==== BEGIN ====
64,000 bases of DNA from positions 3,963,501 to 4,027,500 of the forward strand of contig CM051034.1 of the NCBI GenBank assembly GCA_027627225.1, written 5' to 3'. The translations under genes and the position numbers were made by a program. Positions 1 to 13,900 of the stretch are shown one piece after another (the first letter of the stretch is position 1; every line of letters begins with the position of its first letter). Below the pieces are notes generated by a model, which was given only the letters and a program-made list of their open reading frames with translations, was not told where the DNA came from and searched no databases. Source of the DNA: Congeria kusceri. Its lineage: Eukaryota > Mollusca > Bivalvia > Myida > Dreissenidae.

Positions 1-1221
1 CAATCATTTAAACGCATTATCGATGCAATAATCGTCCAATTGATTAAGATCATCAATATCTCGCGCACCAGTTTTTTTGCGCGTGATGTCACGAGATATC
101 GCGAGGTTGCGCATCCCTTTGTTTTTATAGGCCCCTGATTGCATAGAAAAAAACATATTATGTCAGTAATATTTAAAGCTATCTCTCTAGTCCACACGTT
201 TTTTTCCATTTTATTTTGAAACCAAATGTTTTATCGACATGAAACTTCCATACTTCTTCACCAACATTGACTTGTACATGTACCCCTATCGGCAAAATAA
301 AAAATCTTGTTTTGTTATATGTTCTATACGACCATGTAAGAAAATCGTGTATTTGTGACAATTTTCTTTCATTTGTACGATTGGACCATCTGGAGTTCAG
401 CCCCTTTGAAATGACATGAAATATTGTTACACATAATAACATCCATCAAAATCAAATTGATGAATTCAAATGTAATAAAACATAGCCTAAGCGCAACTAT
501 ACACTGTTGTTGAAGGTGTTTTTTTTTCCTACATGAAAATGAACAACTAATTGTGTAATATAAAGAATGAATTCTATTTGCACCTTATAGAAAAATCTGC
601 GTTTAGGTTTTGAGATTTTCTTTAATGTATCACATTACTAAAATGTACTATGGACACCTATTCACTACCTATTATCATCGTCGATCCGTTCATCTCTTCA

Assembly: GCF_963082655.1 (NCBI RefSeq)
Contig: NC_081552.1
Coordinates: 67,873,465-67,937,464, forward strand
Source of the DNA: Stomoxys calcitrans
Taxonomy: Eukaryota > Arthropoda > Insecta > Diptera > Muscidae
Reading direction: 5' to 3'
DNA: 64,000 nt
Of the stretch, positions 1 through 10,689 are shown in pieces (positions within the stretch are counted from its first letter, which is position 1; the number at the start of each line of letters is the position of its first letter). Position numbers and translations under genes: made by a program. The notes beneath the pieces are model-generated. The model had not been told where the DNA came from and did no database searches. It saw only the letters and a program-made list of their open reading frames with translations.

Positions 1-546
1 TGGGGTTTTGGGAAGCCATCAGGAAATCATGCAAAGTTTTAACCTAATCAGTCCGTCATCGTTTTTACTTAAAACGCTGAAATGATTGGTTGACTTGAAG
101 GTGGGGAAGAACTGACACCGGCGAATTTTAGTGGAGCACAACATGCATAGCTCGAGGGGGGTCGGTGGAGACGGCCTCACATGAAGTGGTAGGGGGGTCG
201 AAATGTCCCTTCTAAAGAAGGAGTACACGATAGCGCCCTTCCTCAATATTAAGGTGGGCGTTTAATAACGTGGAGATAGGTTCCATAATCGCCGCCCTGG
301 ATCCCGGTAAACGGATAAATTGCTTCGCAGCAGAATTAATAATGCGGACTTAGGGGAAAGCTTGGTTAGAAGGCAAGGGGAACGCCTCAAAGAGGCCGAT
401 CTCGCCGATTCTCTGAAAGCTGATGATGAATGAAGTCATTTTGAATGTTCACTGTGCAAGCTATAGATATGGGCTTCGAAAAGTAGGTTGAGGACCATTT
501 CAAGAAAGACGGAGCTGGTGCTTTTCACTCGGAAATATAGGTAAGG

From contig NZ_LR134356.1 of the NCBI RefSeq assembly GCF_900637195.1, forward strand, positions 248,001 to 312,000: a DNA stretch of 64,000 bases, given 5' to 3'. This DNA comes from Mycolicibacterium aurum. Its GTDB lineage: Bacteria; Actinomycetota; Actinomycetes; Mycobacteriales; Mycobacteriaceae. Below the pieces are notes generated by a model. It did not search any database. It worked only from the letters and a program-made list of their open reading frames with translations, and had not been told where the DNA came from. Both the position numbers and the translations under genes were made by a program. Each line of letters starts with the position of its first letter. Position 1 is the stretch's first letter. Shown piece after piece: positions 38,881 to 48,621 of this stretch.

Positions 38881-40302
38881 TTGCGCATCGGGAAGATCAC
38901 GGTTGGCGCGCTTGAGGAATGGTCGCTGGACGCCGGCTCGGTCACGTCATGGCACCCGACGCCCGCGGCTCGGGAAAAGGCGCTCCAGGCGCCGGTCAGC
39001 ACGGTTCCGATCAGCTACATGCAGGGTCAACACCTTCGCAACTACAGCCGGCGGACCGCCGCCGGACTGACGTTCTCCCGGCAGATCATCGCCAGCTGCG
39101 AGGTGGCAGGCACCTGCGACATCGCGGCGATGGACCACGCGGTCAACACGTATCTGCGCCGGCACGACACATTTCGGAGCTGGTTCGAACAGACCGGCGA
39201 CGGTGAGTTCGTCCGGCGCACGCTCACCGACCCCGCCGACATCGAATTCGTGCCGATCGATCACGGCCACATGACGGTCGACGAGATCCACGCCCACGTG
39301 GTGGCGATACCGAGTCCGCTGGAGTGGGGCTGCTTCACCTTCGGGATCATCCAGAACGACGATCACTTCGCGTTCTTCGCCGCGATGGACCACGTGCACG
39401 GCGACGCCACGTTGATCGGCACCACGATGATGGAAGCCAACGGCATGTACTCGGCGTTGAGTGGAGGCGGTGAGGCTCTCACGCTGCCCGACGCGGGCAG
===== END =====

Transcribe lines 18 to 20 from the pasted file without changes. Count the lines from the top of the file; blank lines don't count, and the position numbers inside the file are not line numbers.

Positions 1-546
1 TGGGGTTTTGGGAAGCCATCAGGAAATCATGCAAAGTTTTAACCTAATCAGTCCGTCATCGTTTTTACTTAAAACGCTGAAATGATTGGTTGACTTGAAG
101 GTGGGGAAGAACTGACACCGGCGAATTTTAGTGGAGCACAACATGCATAGCTCGAGGGGGGTCGGTGGAGACGGCCTCACATGAAGTGGTAGGGGGGTCG